The Maya believe the higher your elevation, the closer you are to the gods.
Standing atop the Maya’s second tallest temple in Cobá, I could see their point: I truly did feel closer to the gods — if the sensation that you are standing on the brink of death-by-falling qualifies.
Whether you subscribe to the theory that the culmination of the Maya calendar this December signals the end of the world or the beginning of a new era, all the debate and apprehension may have piqued your interest in the Maya culture.
Mine was, and that’s how I ended up in Mexico’s Riviera Maya in pursuit of all things Maya.
ROADS TO RUINS
Although resorts and restaurants have created special packages, menus, and even spa treatments to take advantage of the media-hyped interest in Maya culture, the first and foremost way to “get your Maya on” is by exploring the wealth of ruins around the Playa del Carmen, Cancun, and Cozumel region loosely marketed as Riviera Maya.
Chichén Itzá, though the farthest to reach from resort areas, demands the highest respect. On my tour with Experiencias Xcaret, we heard a two-hour introduction to the Maya culture. Sounds long-winded, but I found myself fascinated by “one of the most important civilizations in America,” according to our tour guide, Pedro, a Maya descendant.
He underwent four years of training to become qualified by Mexico’s archaeological agency to speak authoritatively on Maya culture. It’s totally worthwhile to join such a tour if you want to sift fact from fantastical where Maya lore is concerned.
At Chichén, he told us about the ball court where the Maya played their legendary game of pok-ta-pok, or juego de pelota as Mexicans today call it. This city is highly regarded among Maya scholars for its stadium, where inter-kingdom tournaments perhaps took place.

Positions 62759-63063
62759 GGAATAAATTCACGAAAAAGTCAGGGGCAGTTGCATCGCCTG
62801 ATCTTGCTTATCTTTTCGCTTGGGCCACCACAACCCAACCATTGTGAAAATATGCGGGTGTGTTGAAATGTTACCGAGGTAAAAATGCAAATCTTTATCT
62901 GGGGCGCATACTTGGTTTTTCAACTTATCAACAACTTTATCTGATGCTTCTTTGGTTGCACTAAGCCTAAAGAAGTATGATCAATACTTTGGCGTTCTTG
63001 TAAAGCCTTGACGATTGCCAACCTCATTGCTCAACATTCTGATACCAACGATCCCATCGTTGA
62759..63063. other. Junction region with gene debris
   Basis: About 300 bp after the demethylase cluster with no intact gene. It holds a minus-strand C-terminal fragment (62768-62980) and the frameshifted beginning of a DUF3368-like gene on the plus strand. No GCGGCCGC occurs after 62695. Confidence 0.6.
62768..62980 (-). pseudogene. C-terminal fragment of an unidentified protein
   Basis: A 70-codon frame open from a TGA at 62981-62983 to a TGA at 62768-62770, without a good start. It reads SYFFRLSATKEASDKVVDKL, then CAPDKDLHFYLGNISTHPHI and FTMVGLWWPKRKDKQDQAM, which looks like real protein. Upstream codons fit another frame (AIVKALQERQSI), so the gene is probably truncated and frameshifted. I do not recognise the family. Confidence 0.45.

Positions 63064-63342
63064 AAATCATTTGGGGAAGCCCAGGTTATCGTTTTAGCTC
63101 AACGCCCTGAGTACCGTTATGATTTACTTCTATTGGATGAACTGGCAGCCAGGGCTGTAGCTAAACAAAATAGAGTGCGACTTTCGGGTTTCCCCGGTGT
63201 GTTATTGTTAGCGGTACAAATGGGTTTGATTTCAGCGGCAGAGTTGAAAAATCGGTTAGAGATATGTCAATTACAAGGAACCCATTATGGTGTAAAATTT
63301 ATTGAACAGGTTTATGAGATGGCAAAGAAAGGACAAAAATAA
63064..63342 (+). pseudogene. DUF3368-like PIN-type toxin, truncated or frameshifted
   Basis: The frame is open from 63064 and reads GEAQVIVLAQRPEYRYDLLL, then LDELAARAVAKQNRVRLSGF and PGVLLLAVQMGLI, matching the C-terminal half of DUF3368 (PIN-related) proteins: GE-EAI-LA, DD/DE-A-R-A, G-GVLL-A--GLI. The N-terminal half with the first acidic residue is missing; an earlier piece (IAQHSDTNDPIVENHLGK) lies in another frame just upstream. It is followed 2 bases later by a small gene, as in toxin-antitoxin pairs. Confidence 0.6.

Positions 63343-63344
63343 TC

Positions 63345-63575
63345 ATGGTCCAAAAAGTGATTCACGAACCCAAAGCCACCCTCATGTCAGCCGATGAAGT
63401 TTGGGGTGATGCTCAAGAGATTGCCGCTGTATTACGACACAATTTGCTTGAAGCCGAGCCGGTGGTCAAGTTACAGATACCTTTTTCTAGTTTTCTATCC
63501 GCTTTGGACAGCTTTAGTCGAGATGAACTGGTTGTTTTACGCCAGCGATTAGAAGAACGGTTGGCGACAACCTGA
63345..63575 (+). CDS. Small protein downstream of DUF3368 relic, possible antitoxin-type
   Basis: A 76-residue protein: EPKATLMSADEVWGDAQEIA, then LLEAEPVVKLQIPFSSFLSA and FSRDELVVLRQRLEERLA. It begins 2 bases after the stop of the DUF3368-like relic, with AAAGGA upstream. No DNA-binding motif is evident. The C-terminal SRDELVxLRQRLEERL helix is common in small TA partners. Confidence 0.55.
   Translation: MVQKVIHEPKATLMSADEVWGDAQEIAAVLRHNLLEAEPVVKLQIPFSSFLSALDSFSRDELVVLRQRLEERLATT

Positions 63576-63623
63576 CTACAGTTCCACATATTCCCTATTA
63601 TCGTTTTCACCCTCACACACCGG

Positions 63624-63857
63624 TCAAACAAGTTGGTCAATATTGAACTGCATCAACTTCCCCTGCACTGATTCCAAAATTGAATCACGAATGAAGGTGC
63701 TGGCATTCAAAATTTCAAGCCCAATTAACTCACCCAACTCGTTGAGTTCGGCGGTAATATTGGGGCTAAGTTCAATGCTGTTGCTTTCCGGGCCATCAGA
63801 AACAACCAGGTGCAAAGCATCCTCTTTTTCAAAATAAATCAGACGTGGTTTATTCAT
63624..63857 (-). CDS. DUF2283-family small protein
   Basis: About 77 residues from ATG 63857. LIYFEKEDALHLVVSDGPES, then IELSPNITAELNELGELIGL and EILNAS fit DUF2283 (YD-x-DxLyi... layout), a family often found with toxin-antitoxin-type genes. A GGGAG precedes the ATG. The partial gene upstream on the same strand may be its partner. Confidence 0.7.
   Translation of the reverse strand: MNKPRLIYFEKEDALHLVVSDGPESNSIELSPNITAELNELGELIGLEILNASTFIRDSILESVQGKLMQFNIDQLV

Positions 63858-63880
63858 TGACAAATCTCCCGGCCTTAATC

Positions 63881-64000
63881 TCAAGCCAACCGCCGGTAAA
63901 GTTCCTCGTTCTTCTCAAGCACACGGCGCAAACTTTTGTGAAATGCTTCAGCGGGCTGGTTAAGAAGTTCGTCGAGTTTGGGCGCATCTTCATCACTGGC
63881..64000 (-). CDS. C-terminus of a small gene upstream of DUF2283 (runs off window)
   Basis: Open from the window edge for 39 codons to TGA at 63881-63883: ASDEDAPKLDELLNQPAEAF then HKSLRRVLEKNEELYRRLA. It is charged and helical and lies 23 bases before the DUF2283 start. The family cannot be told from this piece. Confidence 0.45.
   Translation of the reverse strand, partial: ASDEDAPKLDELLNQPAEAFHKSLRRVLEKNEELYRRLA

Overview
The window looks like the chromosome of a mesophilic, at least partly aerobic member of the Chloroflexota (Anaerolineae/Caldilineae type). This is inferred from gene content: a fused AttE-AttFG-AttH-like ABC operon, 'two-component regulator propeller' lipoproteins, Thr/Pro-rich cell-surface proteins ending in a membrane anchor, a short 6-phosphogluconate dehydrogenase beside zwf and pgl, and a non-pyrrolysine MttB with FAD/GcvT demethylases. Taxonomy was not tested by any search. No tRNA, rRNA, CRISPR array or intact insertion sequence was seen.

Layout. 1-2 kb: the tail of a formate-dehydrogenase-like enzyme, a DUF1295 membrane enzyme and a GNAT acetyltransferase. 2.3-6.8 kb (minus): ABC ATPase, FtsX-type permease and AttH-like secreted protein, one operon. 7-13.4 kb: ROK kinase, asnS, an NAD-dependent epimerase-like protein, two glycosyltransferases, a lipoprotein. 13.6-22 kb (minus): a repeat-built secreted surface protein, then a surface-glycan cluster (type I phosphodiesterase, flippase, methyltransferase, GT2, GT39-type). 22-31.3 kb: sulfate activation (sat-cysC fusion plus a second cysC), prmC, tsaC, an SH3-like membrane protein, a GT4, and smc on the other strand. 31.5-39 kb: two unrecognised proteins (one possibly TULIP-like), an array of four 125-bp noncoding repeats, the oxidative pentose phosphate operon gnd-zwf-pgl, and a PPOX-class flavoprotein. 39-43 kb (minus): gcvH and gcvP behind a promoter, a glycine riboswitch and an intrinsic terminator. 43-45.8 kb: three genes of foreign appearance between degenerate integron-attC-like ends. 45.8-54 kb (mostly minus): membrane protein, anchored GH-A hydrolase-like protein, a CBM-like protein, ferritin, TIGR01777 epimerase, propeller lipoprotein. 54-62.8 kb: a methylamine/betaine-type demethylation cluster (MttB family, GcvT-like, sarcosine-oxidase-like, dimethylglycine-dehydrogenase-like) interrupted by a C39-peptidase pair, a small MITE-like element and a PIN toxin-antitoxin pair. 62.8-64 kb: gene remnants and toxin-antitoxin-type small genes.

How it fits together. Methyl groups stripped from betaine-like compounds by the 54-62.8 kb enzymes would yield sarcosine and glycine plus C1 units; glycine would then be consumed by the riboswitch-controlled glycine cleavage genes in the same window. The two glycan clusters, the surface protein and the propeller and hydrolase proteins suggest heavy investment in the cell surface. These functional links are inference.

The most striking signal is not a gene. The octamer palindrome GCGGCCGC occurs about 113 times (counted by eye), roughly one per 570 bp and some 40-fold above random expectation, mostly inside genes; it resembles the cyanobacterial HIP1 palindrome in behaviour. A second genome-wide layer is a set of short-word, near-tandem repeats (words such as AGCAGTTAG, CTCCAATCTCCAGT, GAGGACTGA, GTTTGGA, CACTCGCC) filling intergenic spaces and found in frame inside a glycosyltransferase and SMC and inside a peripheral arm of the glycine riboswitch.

Believed to be more ritualistic than sporting, the game’s controversy lies in the final outcome: decapitation. Was the game’s loser beheaded? Or was it the winner?
Carefully studying limestone etchings on stadium walls, many come to the conclusion that upper-class men actually strived to win the game for the privilege of being sacrificed to the gods, who would only be appeased by the best of the best.
It begs the question, why wouldn’t a person throw the game? But that just shows our lack of understanding of the culture, Pedro pointed out. I’ll give him that.
Chichén, as one of the most popular in the surviving kingdom of ruins, is also one of the most commercial sites. Huge artisan markets and dozens of artisan stands clutter the entrance and grounds.
The most-photographed structure, the 79-foot-high temple, is no longer accessible for climbing because of graffiti problems. However, a dozen or so other structures make this worth at least a three-hour visit, even when touring on your own without narration.
TULUM AND BEYOND
After a long day in the sun and on the bus to and from Chichén, I was beginning to doubt my desire to see four more regional ruin sites, but it turned out each possesses its own singular, worthwhile magnetism.
At Tulum, for instance, the view of the sea cinches it. Second most famous in the region, its coastal position made the city important for trading and navigation.
As in most ancient cities, the temples command the most attention. One sits upon a 39-foot cliff overlooking the gem-toned waters of the Caribbean Sea. Who could help but worship that?